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The Argument for a Soda Tax

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The Argument for a Soda Tax
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    It has been billed as the biggest boon to public health since tobacco taxes. And a one-cent per ounce tax on sodas could bring in as much as $400 million of annual revenue for the state of New York alone. How would a tax on sugared beverages impact our health and health care budget? Would the general public throw enough support behind this policy shift for politicians to think about putting it on the books? Host Dr. Larry Kaskel wades into the debate over soda taxes with Dr. Kelly Brownell, director of the Rudd Center for Food Policy and Obesity at Yale University, where he is also a professor of epidemiology, public health and psychology. Dr. Brownell, who recently co-authored a New England Journal of Medicine article with then-New York City Health Commissioner Dr. Thomas Frieden in support of a soda tax, shares the scientific evidence that supports his position. He also considers other viewpoints in this debate: if a soda tax won't work, could we find a better way to discourage our insatiable taste for these sugary drinks?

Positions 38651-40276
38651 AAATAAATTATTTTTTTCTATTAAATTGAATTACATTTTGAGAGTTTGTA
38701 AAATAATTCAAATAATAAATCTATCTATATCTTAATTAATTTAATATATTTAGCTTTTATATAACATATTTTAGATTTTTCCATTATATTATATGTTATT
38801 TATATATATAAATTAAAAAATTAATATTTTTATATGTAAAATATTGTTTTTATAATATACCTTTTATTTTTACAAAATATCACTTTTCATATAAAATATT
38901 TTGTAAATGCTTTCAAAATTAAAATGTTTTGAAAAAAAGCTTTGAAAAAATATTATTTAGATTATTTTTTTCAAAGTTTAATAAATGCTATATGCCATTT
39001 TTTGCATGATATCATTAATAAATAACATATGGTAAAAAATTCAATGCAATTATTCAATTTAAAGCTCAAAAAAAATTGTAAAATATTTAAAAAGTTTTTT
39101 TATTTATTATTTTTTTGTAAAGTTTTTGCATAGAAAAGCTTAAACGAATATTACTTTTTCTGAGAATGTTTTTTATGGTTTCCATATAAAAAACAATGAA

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Details
Presenters
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  • Overview

    It has been billed as the biggest boon to public health since tobacco taxes. And a one-cent per ounce tax on sodas could bring in as much as $400 million of annual revenue for the state of New York alone. How would a tax on sugared beverages impact our health and health care budget? Would the general public throw enough support behind this policy shift for politicians to think about putting it on the books? Host Dr. Larry Kaskel wades into the debate over soda taxes with Dr. Kelly Brownell, director of the Rudd Center for Food Policy and Obesity at Yale University, where he is also a professor of epidemiology, public health and psychology. Dr. Brownell, who recently co-authored a New England Journal of Medicine article with then-New York City Health Commissioner Dr. Thomas Frieden in support of a soda tax, shares the scientific evidence that supports his position. He also considers other viewpoints in this debate: if a soda tax won't work, could we find a better way to discourage our insatiable taste for these sugary drinks?

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